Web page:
BRASHER FALLS - Volunteers who hope to create a branch library in downtown Brasher Falls are heading back out on the petition trail again, while an attorney for the North Country Library System reviews the procedures they used the first time around to gather signatures.
Roger A. Linden, Potsdam, the attorney for the town of Brasher, had questioned the validity of the petitions during a hearing earlier this week because volunteer Michele Ellis-Porcaro had signed her name on each page of signatures, including those that she had not personally witnessed.
Ms. Ellis-Porcaro had told Mr. Linden that, while there were some signatures she had not personally witnessed, she had personally seen others sign the petition as she went door-to-door seeking supporters for the initiative. However, Ms. Ellis-Porcaro said, her signing each page of petitions was simply a misunderstanding about the proper procedure.
Among those that she did not witness were signatures gathered at the local IGA supermarket, LBSH Housing and during a local teacher conference. Those signatures had been witnessed by other qualified volunteers, who should have had their signature notarized at the bottom of their respective pages, according to Mr. Linden.
Library officials needed 80 signatures - representing 10 percent of the Brasher residents who had voted in the last gubernatorial election - to get the proposition for a branch library on the November ballot. The proposed library would be located in Crapser Hall in the former Boothe Building in downtown Brasher Falls.
All together, they turned in 11 pages with 130 signatures, but indicated on their cover letter that 89 were residents from the town of Brasher.
Mr. Linden had also noted that the resolution accompanying the petitions was dated June 11, but signatures were not collected until July and August.
It says the petitions have already been submitted to the town. That could not have been, he said during Tuesdays hearing.
Because of the confusion over which signatures would be declared valid and which would not, Brasher Town Clerk Ellen Fukes indicated this week that none of the petitions would be accepted, meaning organizers will need to start the process again.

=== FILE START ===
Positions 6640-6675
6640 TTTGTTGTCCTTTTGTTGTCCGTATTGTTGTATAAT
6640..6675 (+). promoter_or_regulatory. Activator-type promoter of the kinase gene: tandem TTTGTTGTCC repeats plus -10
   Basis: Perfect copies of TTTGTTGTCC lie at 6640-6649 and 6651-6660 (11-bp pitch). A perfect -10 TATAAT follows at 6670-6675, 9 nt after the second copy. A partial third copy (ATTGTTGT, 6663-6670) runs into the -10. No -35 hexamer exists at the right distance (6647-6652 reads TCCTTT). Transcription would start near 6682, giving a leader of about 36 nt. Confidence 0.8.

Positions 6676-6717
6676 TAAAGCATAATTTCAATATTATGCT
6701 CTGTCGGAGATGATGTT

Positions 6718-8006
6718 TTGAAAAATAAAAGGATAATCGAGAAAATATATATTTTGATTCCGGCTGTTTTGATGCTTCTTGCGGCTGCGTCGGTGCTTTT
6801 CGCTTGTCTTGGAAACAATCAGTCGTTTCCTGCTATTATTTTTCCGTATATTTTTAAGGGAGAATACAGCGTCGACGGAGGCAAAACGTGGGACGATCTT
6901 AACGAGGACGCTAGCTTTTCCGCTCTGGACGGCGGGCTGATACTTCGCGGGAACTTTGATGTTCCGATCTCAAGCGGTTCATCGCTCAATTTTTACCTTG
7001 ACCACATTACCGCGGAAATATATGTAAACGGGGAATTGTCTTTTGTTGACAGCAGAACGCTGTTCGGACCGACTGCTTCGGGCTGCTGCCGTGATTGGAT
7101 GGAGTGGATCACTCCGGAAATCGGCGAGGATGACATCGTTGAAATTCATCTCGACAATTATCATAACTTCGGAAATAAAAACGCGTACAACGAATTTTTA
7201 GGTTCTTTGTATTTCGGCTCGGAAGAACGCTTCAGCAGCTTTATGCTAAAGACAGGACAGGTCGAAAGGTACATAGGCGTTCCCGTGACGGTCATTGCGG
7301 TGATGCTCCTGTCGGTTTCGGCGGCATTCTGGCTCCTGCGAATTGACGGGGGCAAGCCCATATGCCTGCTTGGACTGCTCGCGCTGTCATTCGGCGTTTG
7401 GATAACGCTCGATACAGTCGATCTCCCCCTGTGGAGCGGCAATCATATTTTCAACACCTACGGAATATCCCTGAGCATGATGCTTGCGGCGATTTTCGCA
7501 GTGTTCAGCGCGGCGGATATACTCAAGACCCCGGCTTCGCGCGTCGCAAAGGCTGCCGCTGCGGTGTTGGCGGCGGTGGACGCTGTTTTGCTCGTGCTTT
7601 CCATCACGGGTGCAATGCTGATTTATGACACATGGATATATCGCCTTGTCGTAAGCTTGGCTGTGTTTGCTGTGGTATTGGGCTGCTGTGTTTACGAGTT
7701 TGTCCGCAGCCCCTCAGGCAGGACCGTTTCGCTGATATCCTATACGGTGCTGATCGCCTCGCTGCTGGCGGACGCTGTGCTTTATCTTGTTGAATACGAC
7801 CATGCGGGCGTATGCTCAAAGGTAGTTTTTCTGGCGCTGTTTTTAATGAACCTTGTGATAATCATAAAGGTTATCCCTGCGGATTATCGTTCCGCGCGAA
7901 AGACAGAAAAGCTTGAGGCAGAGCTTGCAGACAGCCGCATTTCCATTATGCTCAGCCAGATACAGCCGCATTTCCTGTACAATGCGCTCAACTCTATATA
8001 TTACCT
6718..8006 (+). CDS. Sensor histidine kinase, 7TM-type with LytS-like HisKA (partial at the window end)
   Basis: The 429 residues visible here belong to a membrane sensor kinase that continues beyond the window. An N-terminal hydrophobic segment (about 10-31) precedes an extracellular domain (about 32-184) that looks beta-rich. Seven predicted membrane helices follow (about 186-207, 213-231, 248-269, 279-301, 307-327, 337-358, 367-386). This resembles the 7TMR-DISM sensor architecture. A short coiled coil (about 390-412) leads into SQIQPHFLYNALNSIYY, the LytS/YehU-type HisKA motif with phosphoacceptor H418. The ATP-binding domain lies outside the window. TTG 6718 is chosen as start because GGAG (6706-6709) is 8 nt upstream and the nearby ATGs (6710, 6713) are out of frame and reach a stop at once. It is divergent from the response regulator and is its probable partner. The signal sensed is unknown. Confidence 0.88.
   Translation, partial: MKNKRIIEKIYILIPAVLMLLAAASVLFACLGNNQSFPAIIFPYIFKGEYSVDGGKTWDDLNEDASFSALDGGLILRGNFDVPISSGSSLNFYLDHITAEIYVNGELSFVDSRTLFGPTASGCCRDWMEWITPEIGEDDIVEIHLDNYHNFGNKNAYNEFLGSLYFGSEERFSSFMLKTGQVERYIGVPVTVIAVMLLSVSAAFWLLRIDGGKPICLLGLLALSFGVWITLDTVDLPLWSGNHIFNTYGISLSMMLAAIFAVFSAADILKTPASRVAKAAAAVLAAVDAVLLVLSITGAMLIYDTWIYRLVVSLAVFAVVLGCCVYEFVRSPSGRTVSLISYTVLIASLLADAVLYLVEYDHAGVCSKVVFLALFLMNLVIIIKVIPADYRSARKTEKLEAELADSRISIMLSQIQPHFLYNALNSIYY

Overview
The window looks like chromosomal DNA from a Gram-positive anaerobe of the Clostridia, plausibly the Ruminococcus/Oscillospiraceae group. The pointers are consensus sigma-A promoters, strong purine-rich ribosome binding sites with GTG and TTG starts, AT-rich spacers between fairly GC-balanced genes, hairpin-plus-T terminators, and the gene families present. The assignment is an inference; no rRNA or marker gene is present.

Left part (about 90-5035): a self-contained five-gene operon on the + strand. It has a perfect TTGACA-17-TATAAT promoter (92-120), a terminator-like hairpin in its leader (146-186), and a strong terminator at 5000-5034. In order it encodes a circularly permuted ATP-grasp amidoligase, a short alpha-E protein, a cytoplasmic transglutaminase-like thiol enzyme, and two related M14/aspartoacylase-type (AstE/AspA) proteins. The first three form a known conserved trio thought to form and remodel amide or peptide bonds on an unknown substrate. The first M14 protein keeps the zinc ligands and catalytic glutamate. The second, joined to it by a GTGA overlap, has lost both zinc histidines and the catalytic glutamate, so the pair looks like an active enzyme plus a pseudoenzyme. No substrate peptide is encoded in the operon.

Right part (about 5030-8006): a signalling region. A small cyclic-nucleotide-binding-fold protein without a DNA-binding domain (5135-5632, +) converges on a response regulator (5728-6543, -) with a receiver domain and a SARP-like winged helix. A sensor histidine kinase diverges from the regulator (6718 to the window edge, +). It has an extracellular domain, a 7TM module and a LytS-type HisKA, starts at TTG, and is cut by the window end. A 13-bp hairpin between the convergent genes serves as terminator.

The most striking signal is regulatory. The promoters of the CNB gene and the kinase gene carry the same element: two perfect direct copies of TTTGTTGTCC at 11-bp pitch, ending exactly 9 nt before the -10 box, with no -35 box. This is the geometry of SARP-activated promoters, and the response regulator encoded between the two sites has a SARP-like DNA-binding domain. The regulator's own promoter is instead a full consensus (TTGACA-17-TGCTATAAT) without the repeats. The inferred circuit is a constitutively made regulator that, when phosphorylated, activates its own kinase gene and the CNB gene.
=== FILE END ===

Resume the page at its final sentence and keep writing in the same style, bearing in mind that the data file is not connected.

But Massena Public Library Director Elaine Dunne-Thayer said she hasnt received that word, and theyre waiting for a review to be completed by the North Country Library Systems attorney. In the meantime, organizers are going on the premise that they need to gather 50 signatures in approximately two weeks.
Were not really sure. Thats what the town of Brasher is saying. That information has been passed on to the lawyers for the North Country Library System. Theyre examining the issue and will report back to us, Ms. Dunne-Thayer said.
The librarys Board of Trustees does not meet again until Sept. 10, the day organizers must have the necessary signatures, but Ms. Dunne-Thayer said there was the possibility they could call a special meeting to talk about the petition issue.
Our board will wait and see what the lawyers from the North Country Library System say. It does take away some valuable time, she said.
Volunteers, meanwhile, are ready to hit the road again to get petitions signed, according to the library director.
They would like to. Its what they want. I think theres plenty of time to collect signatures, she said. I think if these volunteers are willing to go back out and get those signatures, I dont think anybody should stand in their way.
Members of the Brasher Town Board will have the ultimate say in whether the signatures on the petitions will be accepted. They must pass a resolution that states the submitted petitions are legitimate and that resolution will be forwarded to the Board of Elections so the proposition can be included on the November ballot. The town board is not scheduled to meet again for a regular session until Sept. 11.
Ms. Dunne-Thayer said she believes the Brasher residents should have the say at the polls in November.
It has always been an initiative from Brasher, she said.